Since 1956, Eurovision has given us a deserving winner every single year. The odd exception goes to Eurovision 2020, when the pandemic halted the song contest like it did the rest of the world. In 1969, there were multiple winners in fact. Four countries tied for first place with each gaining 18 votes including the United Kingdom ‘Boom Bang-a-Bang’ by Lulu, Spain ‘Vivo cantando’ be Salomé, the Netherlands with ‘De troubadour’ by Lenny Kuhr, and France with ‘Un jour, un enfant’ by Frida Boccara. However, only a selected few can make our top 10 most iconic Eurovision winning songs and here they are:
10. United Kingdom: Bucks Fizz ‘Making Your Mind Up’ (1981)
The UK actually won a contest?
9. Italy: Måneskin ‘Zitti E Buoni’ (2021)
The rock band winners of last year’s contest reached international acclaim after their performance of ‘Zitti E Buoni’ (which directly translates from Italian to ‘Shut Up and Behave’). Their win scored 524 points beating France and Switzerland who were tipped to win that year. Not including Damiano (their lead singer), all the other members became the first artists born in the 21st century to win the contest. Their follow up song ‘I Wanna Be Your Slave’ scored second in the UK Top 40 charts. They also went viral on TikTok with a cover of ‘Beggin’ by the Four Seasons that they performed on Italian X Factor before they found Eurovision icon status and fame. Their energy is unmatched. They’ll make you feel incredibly uncool. 70s and 80s hard rock is calling, and we’re all answering.
8. Portugal: Salvador Sobral ‘Amar Pelos Dois’ (2017)
Simple staging with just an artist and a microphone can result in a Eurovision win. Salvador Sobral’s stunning ‘Amar Pelos Dois’ taught everyone that amongst the madness and ridiculousness of Eurovision, it’s important to take a breather and feel present in the moment.
7. Israel: Netta ‘Toy’ (2018)
Clucking. Shelves stacked with lucky cats. Netta reminds everyone that you are powerful, and that it is important to stand your own ground with the lyrics ‘I’m not your toy’.
6. Austria: Conchita Wurst ‘Rise Like a Phoenix’ (2014)
A power ballad and Bond-esque anthem that was instantly elevated to Eurovision icon status as soon as Conchita Wurst stepped on stage. Conchita Wurst is the Eurovision diva we all deserve, and has made so many people in the LGBTQ+ community feel seen on the Eurovision stage.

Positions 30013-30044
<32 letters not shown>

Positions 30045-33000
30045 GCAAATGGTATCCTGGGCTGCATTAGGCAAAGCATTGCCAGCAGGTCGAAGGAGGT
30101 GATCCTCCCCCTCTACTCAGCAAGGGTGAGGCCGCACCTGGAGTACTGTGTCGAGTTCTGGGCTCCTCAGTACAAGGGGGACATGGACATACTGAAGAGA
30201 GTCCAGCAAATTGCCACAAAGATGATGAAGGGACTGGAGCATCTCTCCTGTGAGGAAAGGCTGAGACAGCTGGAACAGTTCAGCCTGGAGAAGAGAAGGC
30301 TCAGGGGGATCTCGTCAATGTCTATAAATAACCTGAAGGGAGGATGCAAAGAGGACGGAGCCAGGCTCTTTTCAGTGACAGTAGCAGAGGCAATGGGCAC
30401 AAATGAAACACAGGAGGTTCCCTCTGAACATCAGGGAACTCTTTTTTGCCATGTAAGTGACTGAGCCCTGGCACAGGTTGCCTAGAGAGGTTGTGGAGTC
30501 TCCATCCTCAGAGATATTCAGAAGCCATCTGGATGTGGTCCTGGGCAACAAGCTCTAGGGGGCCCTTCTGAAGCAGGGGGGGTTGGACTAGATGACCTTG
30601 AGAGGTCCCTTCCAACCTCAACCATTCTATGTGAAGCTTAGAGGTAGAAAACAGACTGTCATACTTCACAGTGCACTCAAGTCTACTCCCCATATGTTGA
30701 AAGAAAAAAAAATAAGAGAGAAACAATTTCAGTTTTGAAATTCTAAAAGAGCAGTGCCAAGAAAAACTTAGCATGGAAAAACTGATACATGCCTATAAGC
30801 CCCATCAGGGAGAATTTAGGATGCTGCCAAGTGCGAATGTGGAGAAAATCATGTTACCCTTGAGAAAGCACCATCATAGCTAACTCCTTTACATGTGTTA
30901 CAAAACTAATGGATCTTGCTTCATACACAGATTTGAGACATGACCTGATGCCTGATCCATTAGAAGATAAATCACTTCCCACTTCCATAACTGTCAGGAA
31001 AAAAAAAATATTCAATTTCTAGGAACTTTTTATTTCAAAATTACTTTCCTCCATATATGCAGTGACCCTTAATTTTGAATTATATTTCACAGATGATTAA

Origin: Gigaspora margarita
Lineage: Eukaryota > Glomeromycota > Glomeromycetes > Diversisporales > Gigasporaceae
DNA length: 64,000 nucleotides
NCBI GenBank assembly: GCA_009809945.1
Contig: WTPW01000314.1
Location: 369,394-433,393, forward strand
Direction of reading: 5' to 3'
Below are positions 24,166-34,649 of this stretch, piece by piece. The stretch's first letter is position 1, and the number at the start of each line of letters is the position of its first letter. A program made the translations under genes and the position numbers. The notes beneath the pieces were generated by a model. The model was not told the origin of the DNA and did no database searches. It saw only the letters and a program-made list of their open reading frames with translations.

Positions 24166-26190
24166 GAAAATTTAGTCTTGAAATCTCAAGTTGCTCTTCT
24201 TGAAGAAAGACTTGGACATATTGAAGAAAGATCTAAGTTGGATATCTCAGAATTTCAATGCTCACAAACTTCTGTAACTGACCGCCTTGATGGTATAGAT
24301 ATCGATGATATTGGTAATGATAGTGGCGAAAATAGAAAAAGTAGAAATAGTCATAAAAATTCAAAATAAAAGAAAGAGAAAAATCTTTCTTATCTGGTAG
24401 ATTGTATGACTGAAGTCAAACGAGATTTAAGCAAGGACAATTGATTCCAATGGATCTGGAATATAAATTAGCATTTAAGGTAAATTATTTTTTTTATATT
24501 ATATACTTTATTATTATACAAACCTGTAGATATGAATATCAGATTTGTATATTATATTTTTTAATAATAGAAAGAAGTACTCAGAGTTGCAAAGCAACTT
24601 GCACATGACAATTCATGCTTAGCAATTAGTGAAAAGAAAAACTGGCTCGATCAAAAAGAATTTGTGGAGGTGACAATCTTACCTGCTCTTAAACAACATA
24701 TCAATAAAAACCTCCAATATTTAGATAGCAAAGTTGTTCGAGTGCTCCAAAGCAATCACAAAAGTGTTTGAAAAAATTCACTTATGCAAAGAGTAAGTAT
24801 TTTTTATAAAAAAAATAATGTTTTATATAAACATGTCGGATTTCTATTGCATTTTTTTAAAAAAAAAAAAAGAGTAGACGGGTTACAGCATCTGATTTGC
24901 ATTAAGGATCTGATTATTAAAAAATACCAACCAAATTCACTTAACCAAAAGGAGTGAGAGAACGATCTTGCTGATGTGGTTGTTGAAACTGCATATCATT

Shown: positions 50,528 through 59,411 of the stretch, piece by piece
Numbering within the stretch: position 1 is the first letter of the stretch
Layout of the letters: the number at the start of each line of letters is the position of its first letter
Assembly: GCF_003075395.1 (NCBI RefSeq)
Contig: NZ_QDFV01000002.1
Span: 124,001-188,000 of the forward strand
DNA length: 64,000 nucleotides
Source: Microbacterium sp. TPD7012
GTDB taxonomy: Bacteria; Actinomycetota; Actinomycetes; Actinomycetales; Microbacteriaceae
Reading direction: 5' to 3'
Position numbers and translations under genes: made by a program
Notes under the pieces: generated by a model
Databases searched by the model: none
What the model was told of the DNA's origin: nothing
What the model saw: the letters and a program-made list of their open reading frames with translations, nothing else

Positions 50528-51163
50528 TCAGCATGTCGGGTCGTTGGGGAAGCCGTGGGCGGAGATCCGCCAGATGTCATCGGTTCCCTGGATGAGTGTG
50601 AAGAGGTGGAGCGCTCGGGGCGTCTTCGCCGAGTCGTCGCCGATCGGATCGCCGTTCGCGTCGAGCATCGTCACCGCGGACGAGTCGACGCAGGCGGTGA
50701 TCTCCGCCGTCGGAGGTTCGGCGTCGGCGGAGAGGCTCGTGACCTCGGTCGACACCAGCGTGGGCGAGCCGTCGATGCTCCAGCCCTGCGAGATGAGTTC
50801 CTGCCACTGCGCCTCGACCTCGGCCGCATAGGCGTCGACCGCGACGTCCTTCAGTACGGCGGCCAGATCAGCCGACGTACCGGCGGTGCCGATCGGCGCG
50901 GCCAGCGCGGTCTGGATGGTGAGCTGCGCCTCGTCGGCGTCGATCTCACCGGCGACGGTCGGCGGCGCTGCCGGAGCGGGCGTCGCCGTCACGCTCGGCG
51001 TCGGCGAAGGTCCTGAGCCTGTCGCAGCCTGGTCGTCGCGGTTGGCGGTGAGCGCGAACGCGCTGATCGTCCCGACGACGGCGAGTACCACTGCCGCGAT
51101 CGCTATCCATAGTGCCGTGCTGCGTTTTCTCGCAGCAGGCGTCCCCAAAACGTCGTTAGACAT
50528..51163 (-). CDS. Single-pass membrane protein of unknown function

5. Norway: Alexander Rybak ‘Fairytale’ (2009)
If an act plays the violin whilst singing at the same time, how can that not deserve a place in the Eurovision hall of fame? Alexander Rybak did exactly that when he secured his 2009 Eurovision win for Norway with ‘Fairytale’ – Rybak may ‘be in love with a fairytale’ but audiences are definitely in love with his song, even to this day.
4. Germany: Lena ‘Satellite’ (2010)
‘Like a satellite, I’m in orbit all the way around you’ is an incredibly catchy chorus that continues to orbit in our heads. Lena’s sound in ‘Satellite’ is reminiscent of Lily Allen, it’s tongue-and-cheek and frankly just radiates good energy. It introduced 9-year-old me to the wild world of Eurovision, and for that I’ll always be grateful. Thanks Lena!
3. Sweden: ABBA ‘Waterloo’ (1974)
How could we not mention ABBA? Would you believe that ABBA got their kickstart with ‘Waterloo’ in 1974’s Eurovision Song Contest? That year the UK gave Sweden’s ABBA nul points, which is a bit embarrassing considering ABBA’s music is ingrained into the very fabric of British culture nowadays.
2. Finland: Lordi ‘Hard Rock Hallelujah’ (2006)
The Finnish heavy metal band pretty much stole the 2006 show with their monster masks and pyrotechnics. They were Finland’s first-ever Eurovision win, as well as the first rock/heavy metal winners ever. Fun fact: Sam Ryder, who is representing the UK for the 2022 Eurovision Song Contest, credits Lordi as his favourite Eurovision act as he started to learn the guitar when they won.
1. Sweden: Loreen ‘Euphoria’ (2012)
Loreen’s win truly changed the trajectory of the Eurovision winner. Her song ‘Euphoria’ made it into global charts, and entered mainstream knowledge. You didn’t have to be a Eurovision superfan to know ‘Euphoria’ in 2012. A true euro-pop tune that is the epitome of Eurovision. Plus, it’s a staple on any Eurovision playlist – a classic, if you will. If you think Måneskin changed the game in 2021, when Loreen won it was exactly the same and potentially even more. It shifted the way people thought about Eurovision, it wasn’t just about how cheesy a song could be. It became a platform to launch artist’s careers globally.